AH: In law school I wanted to be a public defender, but I did a stint with Richard Winnie, who was the Oakland City Attorney. Over time, Richard and I became close and he became a mentor to me. Richard had a program for summer clerks that was intentionally designed to expose more junior people to local government. He had us do things like go on a ride along with police officers, go to Old Oakland and look at the development that was taking place, take a tour of the Port of Oakland, attend a City Council meeting and other kinds of things that local city attorneys do in every community. Those experiences stuck with me. After law school, I went to a big law firm, with hundreds of lawyers, and spent a couple of years representing Fortune 500 companies. I became disenchanted with that kind of work, which is perfectly good work…but for me does not compare to actually being involved in government where things affecting local communities happen every day, you’re helping people and there’s action occurring. Richard put me in touch with Louise in 1987, and I served for nine years in her administration in the San Francisco City Attorney’s Office. I would attribute the trajectory of my career to Richard, who was a civic-minded, local government advocate and a good guy. I think about him almost every day.
What would you say is the most rewarding aspect of your career?
AH: If you look at some of the projects that we’ve worked on, one project that stands out in particular was a very long jury trial brought by command staff members in the Richmond Police Department against the Police Chief Chris Magnus. The Chief, a very progressive, gay Midwesterner, found himself unfairly accused of discrimination. After a four-month jury trial and five years of litigation, we won outright. Since that time, the Chief has gone on to become the Chief in Tucson, Arizona, and a national figure. That case would have ended his career if it went the other way. It’s gratifying to be on the right side, prevail and help someone who’s really a good person and dedicated to improving police departments through innovative programs.
What are some challenges and new developments coming up in the field of public law?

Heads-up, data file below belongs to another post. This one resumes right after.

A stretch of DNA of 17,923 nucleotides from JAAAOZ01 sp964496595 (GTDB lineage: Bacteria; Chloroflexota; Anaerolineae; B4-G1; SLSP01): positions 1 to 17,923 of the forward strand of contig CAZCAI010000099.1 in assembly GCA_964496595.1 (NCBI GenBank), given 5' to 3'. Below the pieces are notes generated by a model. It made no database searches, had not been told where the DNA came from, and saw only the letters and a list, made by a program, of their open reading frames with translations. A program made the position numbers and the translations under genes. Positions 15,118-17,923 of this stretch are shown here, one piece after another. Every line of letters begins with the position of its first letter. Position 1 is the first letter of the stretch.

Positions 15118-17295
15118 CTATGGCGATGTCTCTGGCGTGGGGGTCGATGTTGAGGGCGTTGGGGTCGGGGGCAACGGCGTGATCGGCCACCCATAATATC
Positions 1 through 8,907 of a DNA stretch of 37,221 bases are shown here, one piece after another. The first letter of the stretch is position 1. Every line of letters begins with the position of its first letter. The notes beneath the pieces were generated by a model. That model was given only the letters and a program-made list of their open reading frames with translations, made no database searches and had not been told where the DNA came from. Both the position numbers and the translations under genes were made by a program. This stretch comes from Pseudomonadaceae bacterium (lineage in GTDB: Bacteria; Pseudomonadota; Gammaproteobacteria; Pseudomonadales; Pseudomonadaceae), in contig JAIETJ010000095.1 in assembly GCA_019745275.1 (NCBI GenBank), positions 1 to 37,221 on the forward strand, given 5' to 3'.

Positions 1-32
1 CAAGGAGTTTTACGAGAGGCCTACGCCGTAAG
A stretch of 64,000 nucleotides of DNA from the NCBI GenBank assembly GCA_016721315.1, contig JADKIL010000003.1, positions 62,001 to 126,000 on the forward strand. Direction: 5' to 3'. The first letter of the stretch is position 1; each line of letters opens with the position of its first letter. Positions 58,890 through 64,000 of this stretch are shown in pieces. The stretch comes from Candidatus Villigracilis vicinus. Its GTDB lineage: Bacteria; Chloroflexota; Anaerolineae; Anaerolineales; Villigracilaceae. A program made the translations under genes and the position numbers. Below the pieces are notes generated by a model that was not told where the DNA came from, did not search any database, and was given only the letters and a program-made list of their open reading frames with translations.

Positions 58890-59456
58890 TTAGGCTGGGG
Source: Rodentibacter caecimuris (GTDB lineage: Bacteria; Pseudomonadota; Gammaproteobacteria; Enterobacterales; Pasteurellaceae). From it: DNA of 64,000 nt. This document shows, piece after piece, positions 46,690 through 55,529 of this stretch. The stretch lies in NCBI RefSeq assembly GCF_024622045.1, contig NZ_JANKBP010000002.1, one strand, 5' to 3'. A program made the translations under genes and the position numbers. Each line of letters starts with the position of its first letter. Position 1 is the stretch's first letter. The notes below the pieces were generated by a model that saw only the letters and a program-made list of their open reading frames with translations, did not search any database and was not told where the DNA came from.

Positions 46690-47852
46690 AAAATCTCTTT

AH: In my niche of labor and employment, having a state legislature and governor who are extremely pro-labor means laws are being enacted every day that make it difficult for public employers to make changes that could impact labor. At some point, it’s a little unfair to have stacked the deck so significantly against public agencies who are working hard to make ends meet and preserve public services. I think it will continue to go that direction, which makes our jobs more challenging. Every year, something new creates a wrinkle or condition or change to the landscape. That creates more challenges and more work as we go forward.
In the face of these challenges, how do you think RPLG can leverage its competitive edge for city clients?
AH: We don’t back down from challenges; we’re solution-oriented. A lot of law firms give very conservative advice, which is easy. It’s easy to say, “No, you can’t do this or that.” Our objective is instead to say, “Let’s see how we can get you to where you want to be in a way that minimizes legal risk.” I think that is our competitive edge. It’s harder and requires more creativity. It is often more complex. And there’s a cost to that approach because it may result in a legal challenge—but we’re not shy about that when a client decides a legal fight is in the public’s best interest. I think our success record speaks for itself in terms of our ability to achieve results on behalf of our clients. That is a big advantage.